This Humanism led to a new focus on the liberal arts. Literature and the Classics were no longer just a precursor to more important studies, but were now the main focus of an education.

The Histories by Herodotus (trans. Aubrey De Selincourt)

“Herodotus of Halicarnassus here displays his inquiry, so that human achievements may not become forgotten in time, and great and marvelous deeds – some displayed by Greeks, some by barbarians – may not be without their glory.”

“No one is fool enough to choose war instead of peace—in peace sons bury fathers, but in war fathers bury sons.”

Herodotus combined history, folktales, geography, zoology, astronomy, ethnography, and travel writing into a remarkable work of literature yet to be matched in its uniqueness. There really is nothing else quite like it. Readers expecting a traditional work of history in the modern sense of the word will be sorely disappointed. Herodotus loves digressions. All of this makes for a read that is both extremely entertaining at times, when focusing on the main historical narrative, the literary folktales, and the strange practices of other cultures, and which can be painfully dull at other times, when focusing on zoology and long-winded geography lessons.

Herodotus main narrative takes us through the Persian War, the epic battle between Greece and Persia where the two sides fought in the name of freedom and slavery. However, the Battle at Thermopylae where three hundred Spartans successfully guarded the pass against thousands of Persians, the naval Battle at Salamis that established Athens as a naval power, the burning of Athens and subjugation of Attica, and the Battle at Plataea to end the war, only occupy the last three books of Herodotus. The first six books record the conquests of Asia and history of Persia from Cyrus the Great to Darius. In between we get all sorts of odd stories as well as deeper looks at the cultures that the Persians conquer.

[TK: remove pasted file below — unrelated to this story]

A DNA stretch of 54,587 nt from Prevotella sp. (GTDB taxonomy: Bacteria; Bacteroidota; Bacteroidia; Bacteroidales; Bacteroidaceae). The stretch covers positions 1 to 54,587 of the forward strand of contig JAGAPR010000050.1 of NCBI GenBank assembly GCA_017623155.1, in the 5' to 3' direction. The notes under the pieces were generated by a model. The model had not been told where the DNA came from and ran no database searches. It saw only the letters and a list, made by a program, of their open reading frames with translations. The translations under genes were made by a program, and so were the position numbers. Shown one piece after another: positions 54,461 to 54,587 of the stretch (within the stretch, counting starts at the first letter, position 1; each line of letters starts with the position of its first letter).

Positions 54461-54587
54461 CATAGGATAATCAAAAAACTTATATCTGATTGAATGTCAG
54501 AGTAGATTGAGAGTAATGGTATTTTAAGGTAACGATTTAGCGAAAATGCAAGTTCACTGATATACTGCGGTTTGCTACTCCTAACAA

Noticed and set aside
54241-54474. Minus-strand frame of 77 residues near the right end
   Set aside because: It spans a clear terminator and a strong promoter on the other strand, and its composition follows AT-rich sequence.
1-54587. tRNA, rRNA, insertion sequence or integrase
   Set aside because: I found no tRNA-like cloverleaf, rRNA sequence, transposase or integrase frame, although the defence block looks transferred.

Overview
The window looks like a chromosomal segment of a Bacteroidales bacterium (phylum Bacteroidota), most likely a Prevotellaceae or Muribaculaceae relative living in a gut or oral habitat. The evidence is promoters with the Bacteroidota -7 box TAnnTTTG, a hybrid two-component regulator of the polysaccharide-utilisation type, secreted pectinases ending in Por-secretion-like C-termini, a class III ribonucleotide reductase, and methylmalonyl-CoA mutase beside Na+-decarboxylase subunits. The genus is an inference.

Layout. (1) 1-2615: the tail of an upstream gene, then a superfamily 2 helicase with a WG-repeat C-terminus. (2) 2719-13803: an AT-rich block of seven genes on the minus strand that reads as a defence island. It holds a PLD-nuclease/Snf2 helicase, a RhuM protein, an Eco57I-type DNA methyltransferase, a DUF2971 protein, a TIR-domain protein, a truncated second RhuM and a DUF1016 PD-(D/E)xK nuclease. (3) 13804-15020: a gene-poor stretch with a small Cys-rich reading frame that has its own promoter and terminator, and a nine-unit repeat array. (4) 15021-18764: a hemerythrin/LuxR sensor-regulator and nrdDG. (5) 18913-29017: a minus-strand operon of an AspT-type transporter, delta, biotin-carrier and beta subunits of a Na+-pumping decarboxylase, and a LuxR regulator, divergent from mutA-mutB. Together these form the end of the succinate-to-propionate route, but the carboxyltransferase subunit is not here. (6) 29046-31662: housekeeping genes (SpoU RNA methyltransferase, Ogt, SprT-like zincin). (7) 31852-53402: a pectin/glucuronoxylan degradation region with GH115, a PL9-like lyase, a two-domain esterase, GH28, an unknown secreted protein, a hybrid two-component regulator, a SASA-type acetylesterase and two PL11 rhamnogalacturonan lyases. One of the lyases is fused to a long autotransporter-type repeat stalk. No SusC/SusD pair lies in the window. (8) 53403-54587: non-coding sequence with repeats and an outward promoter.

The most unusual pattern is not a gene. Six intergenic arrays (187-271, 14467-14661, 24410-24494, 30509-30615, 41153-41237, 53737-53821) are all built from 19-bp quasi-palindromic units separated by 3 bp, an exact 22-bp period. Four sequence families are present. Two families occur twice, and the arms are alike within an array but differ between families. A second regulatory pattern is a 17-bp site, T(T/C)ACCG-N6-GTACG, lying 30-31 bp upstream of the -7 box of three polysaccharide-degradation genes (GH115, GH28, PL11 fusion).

The major conflict of the novel is one that still plagues us in modern times, the battle between the so-called East and so-called West. Herodotus works in the tradition of Homer—as does all Ancient Greek literature—who is the first writer to develop the West versus East conflict. Herodotus opens his work by exploring the origins of this conflict; he blames it on an incident where Phoenician merchants stole Greek women when they put to port. This begins an unjust cycle of vengeance as the Greeks soon return the favor by stealing Europa from the Phoenicians. Of course, not long after the Trojan Paris comes along and steals Helen from Spartan Menelaus, igniting the Trojan War. Persia in the work stands as the embodiment of Asia: decadent, rich, lavish, soft, imperialistic, and ruled by a King. These values stand in stark contrast to the impoverished disunited Greeks made hard by their rugged and infertile environment, but enjoying liberty as free citizens. These are stereotypes that persist today when we think of Iran or another Muslim country or even China in contrast to The United States of America and other “Western” nations. This book reminds us that the conflict between East and West has ancient origins, and much to the chagrin of many Western-naysayers that other nations besides Europe have engaged in vicious imperialism.